Genesis 2:15-17; 3:1-7
Lent IA – March 1, 2020
Genesis 2:15-17; 3:1-7
Genesis 2-3 (selected verses)
Complementary Text – Psalm 91:9-12
Preaching Text – Matthew 4:1-17
+ Grace to you and peace from God our Father and the Lord Jesus Christ, in the unity of the Holy Spirit. Amen. +
Over the last few weeks we’ve been introduced to some of the major figures in the Gospel of Matthew: Mary and Joseph, the parents of God’s Messiah; Herod, the king of Judea who threatened the life of the newborn Jesus; John the Baptizer, the forerunner of Jesus who preached a message of repentance; the Pharisees and Sadducees, representatives of the religious establishment who would soon oppose Jesus’ ministry; and, of course, Jesus himself, the one who came in fulfillment of Scripture to be Immanuel – God with us. Today’s Scripture reading centers on a confrontation between Jesus and another major figure who will not appear again in Matthew’s Gospel, but whose influence on the story (and on our world) is unmistakable. I’m talking, of course, about the Devil – also referred to in today’s reading as Satan and “the Tempter” – who appears in the wilderness to match wits and wills with Jesus after his forty days of fasting. The Devil doesn’t get a lot of press these days; frankly, talking about a single person who represents evil can seem like a relic of the past, and we who live in a “more enlightened” time in history have largely ignored the Devil in our reflections on life and faith. So some people retain this belief in the Devil as the personification of evil, a real and concrete being who still attempts to exert influence over us; others see the Devil as a symbol for otherwise impersonal forces that oppose God’s will; still others dismiss the idea of a Devil entirely, worried about the idea that this belief can lead us to give up responsibility for our actions because “the Devil made us do it”. Whatever you happen to believe about the Devil, as Christians we believe that evil is real, and that God’s will is constantly and consistently being opposed in our world. So we do well to think seriously about the Devil, because the story of Scripture in general testifies to an on-going struggle between God and the forces of evil that threaten God’s good creation. So what does today’s encounter between Jesus and the Devil have to teach us about this on-going struggle? Let’s look at the three titles Matthew uses for Jesus’ opponent for some insight.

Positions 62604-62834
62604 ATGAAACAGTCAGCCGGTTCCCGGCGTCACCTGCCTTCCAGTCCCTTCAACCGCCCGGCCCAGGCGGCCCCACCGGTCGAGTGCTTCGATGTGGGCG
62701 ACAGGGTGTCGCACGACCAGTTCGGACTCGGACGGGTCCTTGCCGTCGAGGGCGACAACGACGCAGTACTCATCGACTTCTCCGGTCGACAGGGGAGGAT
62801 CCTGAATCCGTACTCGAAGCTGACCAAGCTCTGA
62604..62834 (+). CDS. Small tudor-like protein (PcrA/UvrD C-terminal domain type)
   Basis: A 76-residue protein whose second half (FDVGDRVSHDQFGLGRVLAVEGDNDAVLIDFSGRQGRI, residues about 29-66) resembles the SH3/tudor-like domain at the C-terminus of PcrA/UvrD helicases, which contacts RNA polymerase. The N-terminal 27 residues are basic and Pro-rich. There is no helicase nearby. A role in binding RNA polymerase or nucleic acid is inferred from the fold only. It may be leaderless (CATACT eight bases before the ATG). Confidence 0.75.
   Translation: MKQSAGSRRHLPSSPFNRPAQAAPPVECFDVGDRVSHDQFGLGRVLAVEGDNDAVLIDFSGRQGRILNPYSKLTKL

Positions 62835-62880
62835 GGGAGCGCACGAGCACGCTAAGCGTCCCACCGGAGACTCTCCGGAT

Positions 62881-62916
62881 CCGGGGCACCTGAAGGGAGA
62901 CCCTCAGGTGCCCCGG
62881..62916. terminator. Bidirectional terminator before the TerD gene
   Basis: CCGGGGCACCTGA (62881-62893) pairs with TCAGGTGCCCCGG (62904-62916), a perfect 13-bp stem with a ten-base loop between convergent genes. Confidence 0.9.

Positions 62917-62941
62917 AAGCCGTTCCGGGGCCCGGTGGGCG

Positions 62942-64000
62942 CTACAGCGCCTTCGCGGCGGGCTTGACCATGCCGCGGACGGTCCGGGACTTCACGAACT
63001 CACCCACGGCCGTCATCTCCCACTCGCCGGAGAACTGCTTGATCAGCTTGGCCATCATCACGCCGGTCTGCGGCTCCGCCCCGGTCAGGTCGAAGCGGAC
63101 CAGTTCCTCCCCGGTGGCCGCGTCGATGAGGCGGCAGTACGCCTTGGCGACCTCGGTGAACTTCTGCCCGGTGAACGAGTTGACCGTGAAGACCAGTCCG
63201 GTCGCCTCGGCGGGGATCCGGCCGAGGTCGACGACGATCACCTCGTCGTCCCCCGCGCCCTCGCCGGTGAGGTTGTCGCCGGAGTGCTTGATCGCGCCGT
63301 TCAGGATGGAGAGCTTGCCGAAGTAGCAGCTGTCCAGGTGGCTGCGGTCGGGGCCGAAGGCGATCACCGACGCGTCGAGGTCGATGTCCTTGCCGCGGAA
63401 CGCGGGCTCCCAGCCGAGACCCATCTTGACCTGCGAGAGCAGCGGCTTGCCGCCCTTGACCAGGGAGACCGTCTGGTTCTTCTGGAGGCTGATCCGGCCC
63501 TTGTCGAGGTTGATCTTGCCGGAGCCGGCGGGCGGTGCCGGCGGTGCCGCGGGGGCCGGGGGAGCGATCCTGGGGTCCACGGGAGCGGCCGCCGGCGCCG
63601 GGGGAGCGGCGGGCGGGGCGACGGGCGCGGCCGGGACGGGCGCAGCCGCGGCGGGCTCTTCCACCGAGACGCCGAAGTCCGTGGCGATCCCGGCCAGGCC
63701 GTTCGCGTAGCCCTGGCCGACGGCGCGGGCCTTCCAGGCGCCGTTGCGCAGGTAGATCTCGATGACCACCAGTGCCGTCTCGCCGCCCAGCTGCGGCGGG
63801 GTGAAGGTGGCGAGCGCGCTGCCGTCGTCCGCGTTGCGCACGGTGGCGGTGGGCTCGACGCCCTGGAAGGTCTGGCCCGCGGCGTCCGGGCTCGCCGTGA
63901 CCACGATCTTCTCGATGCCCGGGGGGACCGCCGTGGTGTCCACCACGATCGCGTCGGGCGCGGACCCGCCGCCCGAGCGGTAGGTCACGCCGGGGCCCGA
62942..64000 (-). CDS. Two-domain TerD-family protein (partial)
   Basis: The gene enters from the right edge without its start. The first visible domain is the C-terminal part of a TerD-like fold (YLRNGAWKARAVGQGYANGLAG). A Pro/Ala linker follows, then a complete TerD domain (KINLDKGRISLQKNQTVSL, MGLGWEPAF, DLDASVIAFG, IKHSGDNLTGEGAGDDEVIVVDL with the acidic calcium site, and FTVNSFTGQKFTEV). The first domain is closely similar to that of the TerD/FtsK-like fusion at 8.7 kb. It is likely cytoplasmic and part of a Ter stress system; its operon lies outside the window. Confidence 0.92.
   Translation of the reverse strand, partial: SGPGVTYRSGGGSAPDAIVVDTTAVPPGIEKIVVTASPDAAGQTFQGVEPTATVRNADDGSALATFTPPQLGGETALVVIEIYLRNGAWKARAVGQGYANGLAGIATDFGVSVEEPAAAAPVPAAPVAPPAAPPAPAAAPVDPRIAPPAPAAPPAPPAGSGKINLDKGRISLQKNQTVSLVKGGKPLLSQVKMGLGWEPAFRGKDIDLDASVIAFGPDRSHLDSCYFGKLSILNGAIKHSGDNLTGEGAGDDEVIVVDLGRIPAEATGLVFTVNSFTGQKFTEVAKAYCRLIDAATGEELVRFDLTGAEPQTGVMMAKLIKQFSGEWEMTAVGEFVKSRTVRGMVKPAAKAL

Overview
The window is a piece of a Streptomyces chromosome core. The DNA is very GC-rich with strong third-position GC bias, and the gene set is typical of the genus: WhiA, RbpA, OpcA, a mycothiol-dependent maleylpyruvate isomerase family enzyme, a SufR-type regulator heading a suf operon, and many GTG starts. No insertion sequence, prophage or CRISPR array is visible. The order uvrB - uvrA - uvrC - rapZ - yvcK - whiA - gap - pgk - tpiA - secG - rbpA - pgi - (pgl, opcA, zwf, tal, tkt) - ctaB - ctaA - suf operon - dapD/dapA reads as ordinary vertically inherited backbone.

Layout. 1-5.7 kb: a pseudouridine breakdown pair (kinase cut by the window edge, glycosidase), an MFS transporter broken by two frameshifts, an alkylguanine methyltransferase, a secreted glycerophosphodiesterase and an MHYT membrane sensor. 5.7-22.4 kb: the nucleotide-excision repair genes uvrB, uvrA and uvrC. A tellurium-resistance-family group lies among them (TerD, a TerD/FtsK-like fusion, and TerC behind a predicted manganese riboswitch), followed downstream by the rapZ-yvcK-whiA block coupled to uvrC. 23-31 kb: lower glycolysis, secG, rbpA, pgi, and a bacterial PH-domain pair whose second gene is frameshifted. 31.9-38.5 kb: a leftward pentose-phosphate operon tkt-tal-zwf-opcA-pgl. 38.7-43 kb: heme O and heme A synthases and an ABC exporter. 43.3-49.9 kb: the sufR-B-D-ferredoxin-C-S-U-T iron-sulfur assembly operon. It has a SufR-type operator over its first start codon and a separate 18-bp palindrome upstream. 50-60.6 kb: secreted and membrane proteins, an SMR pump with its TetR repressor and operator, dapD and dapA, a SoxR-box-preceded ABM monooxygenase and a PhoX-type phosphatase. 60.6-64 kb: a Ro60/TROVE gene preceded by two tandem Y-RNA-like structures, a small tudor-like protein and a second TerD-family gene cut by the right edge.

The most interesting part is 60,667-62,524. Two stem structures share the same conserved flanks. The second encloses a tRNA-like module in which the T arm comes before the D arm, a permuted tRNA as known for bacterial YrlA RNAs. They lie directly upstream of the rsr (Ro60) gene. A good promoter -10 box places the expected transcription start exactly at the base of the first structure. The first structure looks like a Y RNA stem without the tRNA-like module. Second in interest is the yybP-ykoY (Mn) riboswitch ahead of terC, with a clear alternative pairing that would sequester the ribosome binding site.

In verse three, when the first of the three challenges is issued to Jesus, Matthew refers to Jesus’ opponent as “the Tempter” or “the Tester”. Forty days after the incredible events surrounding Jesus’ baptism, the “Tempter” tries to get Jesus to put that heavenly pronouncement – “This is my Son” – to the test: “If you really are the Son of God, command these stones to become loaves of bread!” The first test for Jesus is a test of priorities. Which is more important: his own needs, or his obedience to God’s will? I don’t imagine that it’s too hard for us to think of times where we’ve had to face this test ourselves. All too often, we are presented with the choice between doing what is easy and what is right, between doing what benefits us and what serves others and demonstrates our allegiance to God. Jesus’ response to the “Tempter” is a reminder that life is about more than our wants and desires; it’s about trust in God’s steadfast word and promise.